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White pepper is a key ingredient in a lot of Louisiana-inspired dishes. You’ll often see it used in Creole gumbo or crawfish pie. However, there’s also a milder type of white pepper that can easily blend with everything and create a more complex flavor.

You might also find some of our spicy Creole-style jambalaya with tomatoes. They’re Cajun and not Creole because they don’t have tomatoes.

Although the sweet flavor of strawberries is hard to beat, I prefer to leave out the acidity that comes with eating tomatoes.

Storing Leftover Jambalaya

I love how easy and delicious this recipe is, but also how amazing leftovers taste. You can find more about Jambalaya here.

In the Refrigerator: Jambalaya is perfect for those who want to prepare a quick dinner that will last the whole week.

My favorite way to reheat jambalaya is to cook it on the stove. I feel like it helps retain all of the delicious texture of the meat and shrimp.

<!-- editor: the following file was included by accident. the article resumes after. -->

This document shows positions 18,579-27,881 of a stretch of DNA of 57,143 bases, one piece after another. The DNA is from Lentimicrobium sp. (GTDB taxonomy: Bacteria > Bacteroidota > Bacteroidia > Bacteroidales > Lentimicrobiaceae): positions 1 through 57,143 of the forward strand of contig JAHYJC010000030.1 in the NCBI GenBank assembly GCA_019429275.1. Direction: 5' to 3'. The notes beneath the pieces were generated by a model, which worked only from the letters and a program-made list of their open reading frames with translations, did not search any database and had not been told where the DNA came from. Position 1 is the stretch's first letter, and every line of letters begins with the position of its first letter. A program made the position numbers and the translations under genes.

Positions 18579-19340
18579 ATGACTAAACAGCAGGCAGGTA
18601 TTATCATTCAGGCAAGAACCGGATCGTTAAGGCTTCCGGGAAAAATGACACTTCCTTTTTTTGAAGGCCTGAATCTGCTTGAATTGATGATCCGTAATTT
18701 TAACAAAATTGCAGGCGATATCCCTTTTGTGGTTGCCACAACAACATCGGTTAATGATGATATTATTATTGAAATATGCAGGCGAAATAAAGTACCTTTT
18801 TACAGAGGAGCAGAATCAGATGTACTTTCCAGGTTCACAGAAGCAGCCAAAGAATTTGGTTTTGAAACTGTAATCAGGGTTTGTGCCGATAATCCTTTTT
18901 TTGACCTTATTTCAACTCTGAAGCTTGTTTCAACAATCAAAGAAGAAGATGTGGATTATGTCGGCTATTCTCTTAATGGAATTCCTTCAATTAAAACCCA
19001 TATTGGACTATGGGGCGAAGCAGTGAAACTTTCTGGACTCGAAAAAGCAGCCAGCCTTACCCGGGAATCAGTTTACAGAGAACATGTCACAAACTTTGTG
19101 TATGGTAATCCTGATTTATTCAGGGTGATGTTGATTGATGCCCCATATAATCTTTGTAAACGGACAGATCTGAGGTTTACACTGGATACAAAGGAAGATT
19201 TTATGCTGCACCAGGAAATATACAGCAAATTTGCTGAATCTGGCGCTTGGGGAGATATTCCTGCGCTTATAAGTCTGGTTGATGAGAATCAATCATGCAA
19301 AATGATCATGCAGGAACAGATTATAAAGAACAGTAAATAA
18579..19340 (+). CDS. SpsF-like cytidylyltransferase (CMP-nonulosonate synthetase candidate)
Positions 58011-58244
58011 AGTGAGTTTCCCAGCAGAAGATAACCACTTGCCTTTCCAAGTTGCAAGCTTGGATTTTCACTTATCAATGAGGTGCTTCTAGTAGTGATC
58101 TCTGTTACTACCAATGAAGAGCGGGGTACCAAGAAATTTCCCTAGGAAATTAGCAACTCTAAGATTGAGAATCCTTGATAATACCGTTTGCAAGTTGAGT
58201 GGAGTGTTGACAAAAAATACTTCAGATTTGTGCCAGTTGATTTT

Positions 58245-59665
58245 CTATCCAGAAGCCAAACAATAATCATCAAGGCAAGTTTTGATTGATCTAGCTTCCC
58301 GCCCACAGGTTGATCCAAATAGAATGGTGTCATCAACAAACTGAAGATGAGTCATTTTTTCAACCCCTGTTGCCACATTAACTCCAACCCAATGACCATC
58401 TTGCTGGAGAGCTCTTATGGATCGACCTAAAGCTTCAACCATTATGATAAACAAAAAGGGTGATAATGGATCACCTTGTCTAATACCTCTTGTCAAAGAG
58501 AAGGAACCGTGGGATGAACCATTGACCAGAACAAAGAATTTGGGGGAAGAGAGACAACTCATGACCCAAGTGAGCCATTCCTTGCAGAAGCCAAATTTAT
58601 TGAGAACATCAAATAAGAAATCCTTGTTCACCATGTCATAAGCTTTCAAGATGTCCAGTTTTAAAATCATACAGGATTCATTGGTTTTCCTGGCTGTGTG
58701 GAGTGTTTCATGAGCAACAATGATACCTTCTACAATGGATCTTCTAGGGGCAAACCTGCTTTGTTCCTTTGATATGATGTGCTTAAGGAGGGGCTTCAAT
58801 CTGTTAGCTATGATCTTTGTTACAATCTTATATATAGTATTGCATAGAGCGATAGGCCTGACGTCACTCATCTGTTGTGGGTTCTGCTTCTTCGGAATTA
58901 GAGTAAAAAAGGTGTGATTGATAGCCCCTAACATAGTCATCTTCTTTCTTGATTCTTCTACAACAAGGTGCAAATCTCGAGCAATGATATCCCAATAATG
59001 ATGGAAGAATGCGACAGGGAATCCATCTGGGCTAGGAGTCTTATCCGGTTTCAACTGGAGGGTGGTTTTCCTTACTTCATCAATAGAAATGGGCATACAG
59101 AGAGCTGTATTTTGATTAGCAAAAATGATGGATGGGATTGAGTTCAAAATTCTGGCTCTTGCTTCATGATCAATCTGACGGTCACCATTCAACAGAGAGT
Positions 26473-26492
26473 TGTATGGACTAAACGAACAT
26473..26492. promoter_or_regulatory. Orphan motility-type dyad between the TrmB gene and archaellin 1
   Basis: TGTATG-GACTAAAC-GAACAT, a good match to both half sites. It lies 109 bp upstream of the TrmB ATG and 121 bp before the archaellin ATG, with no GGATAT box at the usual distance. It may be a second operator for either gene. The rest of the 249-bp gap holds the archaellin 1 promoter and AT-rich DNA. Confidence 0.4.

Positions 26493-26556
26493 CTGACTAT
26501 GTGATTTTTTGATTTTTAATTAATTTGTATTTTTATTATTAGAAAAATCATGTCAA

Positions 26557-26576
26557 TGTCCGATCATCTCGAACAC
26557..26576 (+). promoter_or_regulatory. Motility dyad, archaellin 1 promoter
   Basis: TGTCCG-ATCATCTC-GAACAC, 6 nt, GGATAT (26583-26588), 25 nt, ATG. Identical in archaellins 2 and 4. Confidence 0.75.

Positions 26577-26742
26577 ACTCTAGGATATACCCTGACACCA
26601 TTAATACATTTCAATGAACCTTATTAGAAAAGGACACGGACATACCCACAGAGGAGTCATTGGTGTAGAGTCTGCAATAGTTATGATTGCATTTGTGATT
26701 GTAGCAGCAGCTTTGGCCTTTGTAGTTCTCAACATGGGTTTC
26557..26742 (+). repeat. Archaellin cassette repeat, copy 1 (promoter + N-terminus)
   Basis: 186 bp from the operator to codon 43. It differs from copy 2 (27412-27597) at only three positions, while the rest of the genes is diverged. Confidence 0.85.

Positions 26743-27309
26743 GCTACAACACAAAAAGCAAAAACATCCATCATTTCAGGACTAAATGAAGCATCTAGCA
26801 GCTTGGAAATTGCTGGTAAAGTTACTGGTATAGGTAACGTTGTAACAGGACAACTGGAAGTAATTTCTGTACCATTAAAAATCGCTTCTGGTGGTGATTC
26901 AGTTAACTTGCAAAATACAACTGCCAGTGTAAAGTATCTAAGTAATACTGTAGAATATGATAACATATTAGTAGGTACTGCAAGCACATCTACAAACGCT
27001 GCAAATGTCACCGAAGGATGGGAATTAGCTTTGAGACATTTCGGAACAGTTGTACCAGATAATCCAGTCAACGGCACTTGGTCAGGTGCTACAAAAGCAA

What is the serving size for this?

Serve with 2 cups of rice for each person (this recipe makes about 3 servings). 1 pound cooked shrimp (16 pieces) will serve 4 people; add 2 tablespoons of butter to the shrimp if desired. 1/4 cup of frozen peas is a nice touch to go along with this jambalaya.

What’s the Difference Between Gumbo and Jambalaya?

Answer: Gumbo and jambalaya are very similar, but the differences between them lie in the meats and spices used. Gumbo is typically served with seafood, while jambalaya is traditionally made with pork or beef.

Andouille sausage is another traditional ingredient for a good gumbo. The Cajun seasoning used in both dishes is usually based on a combination of black pepper and other herbs and spices, but there are many variations.